To situate the current challenge within the right context, there are at least three existential issues: the first is the feeding bottle financing arrangement for public higher institutions, which has made higher institutions heavily dependent on government. The other one is our flawed model, which places funding priority on higher education than basic education, and ultimately the political courage that is required to implement the necessary reforms that are critical to reimagine higher education funding in Nigeria.
Prof. Tunde Rahmon-Bello, the former Vice Chancellor of the University of Lagos, has been widely referenced, for his categorisation of funding sources for universities. According to Bello, the five key funding sources for a university include proprietor’s fund, endowments, research, and innovation grants, and investments and businesses. However, Nigerian public universities draw their funding majorly from the proprietor’s fund, in this instance the government. This has created what I earlier described as a feeding bottle financing arrangement, overreliance, and overdependence on the government, when the other funding sources have been left untapped.
A simple fact that we can all agree on is that the funding of public universities by the government is no longer sustainable and does not conform with global practice on higher education financing. This is the simple truth and bitter reality, no matter how uncomfortable it may sound. Our public universities must be allowed some level of autonomy to be self-governing.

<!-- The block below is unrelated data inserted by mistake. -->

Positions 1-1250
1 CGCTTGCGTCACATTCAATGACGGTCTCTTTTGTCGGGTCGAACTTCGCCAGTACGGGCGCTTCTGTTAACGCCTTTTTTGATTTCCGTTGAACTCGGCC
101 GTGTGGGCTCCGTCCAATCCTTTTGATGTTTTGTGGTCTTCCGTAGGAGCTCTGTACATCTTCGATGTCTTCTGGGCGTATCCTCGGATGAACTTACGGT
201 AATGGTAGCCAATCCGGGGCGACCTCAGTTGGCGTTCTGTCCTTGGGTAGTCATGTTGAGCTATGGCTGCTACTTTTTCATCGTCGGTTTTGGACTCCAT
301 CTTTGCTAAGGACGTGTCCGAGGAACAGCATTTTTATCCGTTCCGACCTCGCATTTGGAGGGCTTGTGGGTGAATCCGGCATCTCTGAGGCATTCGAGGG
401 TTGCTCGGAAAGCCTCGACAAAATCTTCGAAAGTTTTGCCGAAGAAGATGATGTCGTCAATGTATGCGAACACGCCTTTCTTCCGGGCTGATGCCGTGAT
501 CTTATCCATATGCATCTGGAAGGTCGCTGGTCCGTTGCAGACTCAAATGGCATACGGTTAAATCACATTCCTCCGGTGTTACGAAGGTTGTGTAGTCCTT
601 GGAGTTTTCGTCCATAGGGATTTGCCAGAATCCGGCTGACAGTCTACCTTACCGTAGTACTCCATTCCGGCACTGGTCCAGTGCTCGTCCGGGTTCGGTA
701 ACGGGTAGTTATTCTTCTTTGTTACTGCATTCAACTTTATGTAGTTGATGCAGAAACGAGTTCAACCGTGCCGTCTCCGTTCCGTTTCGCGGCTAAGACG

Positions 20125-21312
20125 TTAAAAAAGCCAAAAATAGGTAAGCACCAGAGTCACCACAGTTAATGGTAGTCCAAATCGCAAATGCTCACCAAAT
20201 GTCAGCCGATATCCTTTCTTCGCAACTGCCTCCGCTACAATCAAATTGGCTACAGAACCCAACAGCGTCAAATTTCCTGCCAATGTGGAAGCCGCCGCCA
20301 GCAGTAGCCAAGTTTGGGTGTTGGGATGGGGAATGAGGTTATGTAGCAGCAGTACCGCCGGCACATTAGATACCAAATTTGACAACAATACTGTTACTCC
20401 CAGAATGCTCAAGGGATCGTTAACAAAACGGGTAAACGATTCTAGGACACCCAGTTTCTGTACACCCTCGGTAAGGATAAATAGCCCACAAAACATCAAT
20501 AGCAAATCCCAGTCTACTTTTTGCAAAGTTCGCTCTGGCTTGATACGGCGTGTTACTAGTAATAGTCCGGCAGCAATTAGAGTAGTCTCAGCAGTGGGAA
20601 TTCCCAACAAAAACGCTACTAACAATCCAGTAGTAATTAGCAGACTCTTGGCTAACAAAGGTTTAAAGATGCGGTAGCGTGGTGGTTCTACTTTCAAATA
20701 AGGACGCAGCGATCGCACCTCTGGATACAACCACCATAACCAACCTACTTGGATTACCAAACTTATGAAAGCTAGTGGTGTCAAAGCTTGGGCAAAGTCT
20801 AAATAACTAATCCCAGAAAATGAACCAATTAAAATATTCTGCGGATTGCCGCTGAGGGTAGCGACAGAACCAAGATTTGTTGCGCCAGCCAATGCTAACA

The question then would be how we can reimagine higher education funding in Nigeria to the point that it can be sustainable and deliver the expected outcome? Fundamentally, the solution is not entirely a standalone or isolated from the broader challenge. My point is that we must start by bringing our post basic and senior secondary education to the point where the products can become valuable. This would mean that we must reform our education to the point where, every young school leaver does not necessarily need a university education as a minimum requirement to access opportunities. This would have addressed the pressure on both the students, parents and even the universities. I also think this would create a greater sense of purpose for anyone who is willing to attend a university.
The universities on full autonomy must be compelled to explore funding options such as endowments, research, innovation grants, investments, and businesses. I am convinced that if the universities can be self-governing, they can be considerably self-sustaining. However, the government can repurpose part of the funding directly to students, through merit-based scholarship and state backed loan.
Going forward, one thing we all must acknowledge is that, if we must end the strike debacle and reimagine our higher education for the future of jobs, the present funding model for higher education in Nigeria must change.